ABSTRACT. The population dynamics of Megalobulimus paranaguensis (Pilsbry & Ihering, 1900), a large and long-lived land gastropod from Brazil’s Southeast (Atlantic Forest) was studied between 2006 and 2009, at an urban park in the city of Santos, state of São Paulo. The study included biometry, weighing, and marking and recapture of adult individu- als. The variables obtained from specimens were correlated with the environmental variables of the study period. The survival rate of the adult snail population was 96.7%. Recruitment showed several peaks during the year, and was concentrated between April and August, except in 2009, when there was only one peak in August. Specimen abun- dance progressively increased from 2006 on, with a trend towards relative stability during that period. The condition factor remained relatively stable as well, decreasing from December to February. The potential evapotranspiration and precipitation influenced the number of captures, and the mean temperature influenced the condition factor. Megalobulimus paranaguensis goes through a period of dormancy in the tropical summer, which is between November and February, but remains active in the winter. The survival rate of M. paranaguensis was high, and may be the result of having its annual cycle synchronized with the tropical climate of the Atlantic forest.


Miranda, M.S. & Fontenelle, J.H., 2015. Population dynamics of Megalobulimus paranaguensis (Gastropoda: Pulmonata) in the southeast coast of Brazil. – Zoologia 32 (6): 463–468.
Available at http://dx.doi.org/10.1590/S1984-46702015000600005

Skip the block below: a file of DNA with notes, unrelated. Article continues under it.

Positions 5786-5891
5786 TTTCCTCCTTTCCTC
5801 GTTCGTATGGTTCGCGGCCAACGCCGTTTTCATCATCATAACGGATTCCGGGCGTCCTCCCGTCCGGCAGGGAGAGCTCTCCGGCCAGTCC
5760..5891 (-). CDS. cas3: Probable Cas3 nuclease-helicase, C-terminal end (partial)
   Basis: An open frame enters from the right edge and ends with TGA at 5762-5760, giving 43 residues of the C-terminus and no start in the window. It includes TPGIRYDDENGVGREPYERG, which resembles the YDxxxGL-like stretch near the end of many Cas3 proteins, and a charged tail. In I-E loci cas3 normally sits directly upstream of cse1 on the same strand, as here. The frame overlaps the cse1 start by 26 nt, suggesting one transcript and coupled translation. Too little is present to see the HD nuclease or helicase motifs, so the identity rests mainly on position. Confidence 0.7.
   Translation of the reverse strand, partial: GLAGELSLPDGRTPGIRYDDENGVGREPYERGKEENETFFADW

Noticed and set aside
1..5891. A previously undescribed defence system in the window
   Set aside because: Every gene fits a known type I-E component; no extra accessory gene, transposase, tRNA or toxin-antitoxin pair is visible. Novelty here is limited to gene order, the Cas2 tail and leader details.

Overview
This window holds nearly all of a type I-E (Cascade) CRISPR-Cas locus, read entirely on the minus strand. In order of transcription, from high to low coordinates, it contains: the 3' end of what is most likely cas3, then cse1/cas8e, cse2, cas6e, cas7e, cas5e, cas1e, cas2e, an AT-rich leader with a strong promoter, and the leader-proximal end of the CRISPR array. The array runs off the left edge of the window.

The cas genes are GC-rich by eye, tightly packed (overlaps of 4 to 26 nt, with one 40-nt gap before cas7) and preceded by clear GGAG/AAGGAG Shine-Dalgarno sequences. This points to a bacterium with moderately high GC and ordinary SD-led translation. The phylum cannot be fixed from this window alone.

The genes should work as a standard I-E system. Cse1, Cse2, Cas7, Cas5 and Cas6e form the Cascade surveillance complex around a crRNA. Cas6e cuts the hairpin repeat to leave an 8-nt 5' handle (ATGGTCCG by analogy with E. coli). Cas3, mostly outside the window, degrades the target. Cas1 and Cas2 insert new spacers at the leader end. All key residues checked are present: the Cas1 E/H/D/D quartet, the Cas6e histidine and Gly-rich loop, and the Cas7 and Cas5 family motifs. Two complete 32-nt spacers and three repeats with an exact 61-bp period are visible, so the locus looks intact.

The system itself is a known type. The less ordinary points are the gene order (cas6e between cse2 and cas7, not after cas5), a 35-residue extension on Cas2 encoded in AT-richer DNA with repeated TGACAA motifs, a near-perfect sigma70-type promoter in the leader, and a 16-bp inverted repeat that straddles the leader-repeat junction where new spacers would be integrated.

Reproductive cycle in a Cerion species

To illustrate the statement in my previous post of the Cerionidae being well-studied, another paper by Suárez Torres (2015) may be mentioned.

“Gonads of 144 mature specimens of Cerion mumia chrysalis were examined. Between January-December, 2012 were collected 12 specimens per month. Two reproductive cycles were recognized, one from January to April, and another from July to September. Both male and female reproductive cells were observed inside the acini, which defines the species as hermaphrodite. During May-June and subsequently in October-November no follicular activity was observed. In December, the acini decreased notably in size”.


It is only by the interests of local malacologists that the biology of species, in this case a Cuban one, can be furthered.

Suárez Torres, A., 2015. Ciclo reproductivo de Cerion mumia chrysalis (Pulmonata: Stylommatophora: Cerionidae). – Solenodon 12: 21–27.

Copulation in Cuban Jeanneretia

The biology of Neotropical land snails is largely unknown, and data on copulation is only hard to find. Recently a study on the mating behaviour of some Jeanneretia in Cuba was done, which received the Unitas Malacologica Student Research Award 2014 (Hernández Quinta, 2015).


Major findings of the study are the variability in the location of the accessory copulation organ between different taxa, and the absence of a sensitive zone as observed in Polymita. The total duration of courtship appears to be relatively short compared to data from literature. A brief version of the study just appeared in the UM Newsletter.

Hernández Quinta, M. (2015) Mating behaviour in Jeanneretia ss. (Helicoidea: Cepolidae), endemic of the western region of Cuba. – Unitas Malacologica Newsletter 35: 7-9.